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J Neural Transm Suppl. 1987;25:149-55.

R-(-)-deprenyl as an adjuvant to levodopa in the treatment of Parkinson's disease.

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Department of Neurology, University of Turku, Finland.


As an adjuvant to levodopa, deprenyl (selegiline) has proved to have a significant beneficial effect in about 50-60% of patients with a deteriorating response to levodopa which has become complicated by fluctuations in disability. The addition of deprenyl to levodopa treatment improves both parkinsonian disability and fluctuating responses, particularly end-of-dose failure. Deprenyl is simple to administer (5-10 mg/day) and free from serious toxicity. It is possible to reduce the levodopa dose by 20-50% when deprenyl has been instituted, thus decreasing the frequency of side effects. During long-term treatment with deprenyl there is a clear-cut decline in the degree of therapeutic responses, due to the progression of the underlying Parkinson's disease. However, there is evidence that the life expectancy of these patients may be increased. Thus it is advisable to give deprenyl not only as a first adjuvant to levodopa in advanced patients but right from the early phase of the disease, hoping that it will render Parkinson's disease more benign, with long-term symptom control, fewer late complications and increased life expectancy.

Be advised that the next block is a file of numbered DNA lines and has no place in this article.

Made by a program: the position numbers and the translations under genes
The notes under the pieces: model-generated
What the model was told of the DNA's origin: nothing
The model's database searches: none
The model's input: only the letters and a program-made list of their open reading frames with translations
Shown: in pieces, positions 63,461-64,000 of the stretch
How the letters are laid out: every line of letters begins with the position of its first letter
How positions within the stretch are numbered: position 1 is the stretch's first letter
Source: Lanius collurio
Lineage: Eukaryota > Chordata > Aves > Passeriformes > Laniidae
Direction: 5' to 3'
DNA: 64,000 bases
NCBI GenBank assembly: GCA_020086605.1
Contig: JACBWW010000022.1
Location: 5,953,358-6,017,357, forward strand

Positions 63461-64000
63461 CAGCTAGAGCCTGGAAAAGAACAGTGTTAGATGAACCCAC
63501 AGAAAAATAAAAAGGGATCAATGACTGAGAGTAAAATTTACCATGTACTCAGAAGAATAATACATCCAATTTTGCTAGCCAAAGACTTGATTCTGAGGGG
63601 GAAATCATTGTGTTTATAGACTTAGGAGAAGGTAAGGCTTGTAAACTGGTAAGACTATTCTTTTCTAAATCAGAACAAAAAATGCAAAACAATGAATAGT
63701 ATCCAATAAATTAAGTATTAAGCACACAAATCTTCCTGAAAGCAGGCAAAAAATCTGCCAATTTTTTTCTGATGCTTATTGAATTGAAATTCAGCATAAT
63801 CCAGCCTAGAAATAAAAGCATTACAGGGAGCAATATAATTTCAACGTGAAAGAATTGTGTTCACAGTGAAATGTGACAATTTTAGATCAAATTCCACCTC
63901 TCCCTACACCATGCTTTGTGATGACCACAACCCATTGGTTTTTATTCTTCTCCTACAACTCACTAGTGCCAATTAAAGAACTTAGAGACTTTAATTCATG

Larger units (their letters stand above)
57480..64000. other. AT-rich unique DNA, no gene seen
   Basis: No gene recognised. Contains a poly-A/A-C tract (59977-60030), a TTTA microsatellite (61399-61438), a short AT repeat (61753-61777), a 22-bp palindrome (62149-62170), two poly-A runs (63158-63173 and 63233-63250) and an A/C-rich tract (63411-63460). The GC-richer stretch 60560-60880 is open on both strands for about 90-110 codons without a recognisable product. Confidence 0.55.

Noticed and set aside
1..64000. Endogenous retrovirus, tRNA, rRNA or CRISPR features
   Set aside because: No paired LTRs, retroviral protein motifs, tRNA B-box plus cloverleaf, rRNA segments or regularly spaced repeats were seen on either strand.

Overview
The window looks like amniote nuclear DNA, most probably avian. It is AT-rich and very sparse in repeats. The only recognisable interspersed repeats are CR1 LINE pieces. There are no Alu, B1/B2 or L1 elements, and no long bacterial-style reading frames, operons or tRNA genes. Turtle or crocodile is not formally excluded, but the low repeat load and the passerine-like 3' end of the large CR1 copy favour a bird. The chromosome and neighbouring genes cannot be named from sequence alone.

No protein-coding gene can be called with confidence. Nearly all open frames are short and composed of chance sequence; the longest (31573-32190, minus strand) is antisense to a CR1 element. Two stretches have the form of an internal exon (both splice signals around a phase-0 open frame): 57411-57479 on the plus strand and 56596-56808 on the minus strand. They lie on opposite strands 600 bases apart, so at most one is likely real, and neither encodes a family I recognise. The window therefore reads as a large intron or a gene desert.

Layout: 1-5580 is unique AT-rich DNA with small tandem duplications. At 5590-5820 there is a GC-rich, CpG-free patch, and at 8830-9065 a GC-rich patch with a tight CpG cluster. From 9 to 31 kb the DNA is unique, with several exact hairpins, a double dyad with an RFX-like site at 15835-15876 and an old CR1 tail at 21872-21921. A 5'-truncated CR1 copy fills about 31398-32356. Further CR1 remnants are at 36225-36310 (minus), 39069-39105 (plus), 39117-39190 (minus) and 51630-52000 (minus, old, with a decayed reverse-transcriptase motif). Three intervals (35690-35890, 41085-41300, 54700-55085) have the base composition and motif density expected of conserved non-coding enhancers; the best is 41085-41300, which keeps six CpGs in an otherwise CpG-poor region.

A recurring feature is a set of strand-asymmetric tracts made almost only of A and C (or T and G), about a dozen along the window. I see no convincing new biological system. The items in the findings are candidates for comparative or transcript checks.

[Indexed for MEDLINE]

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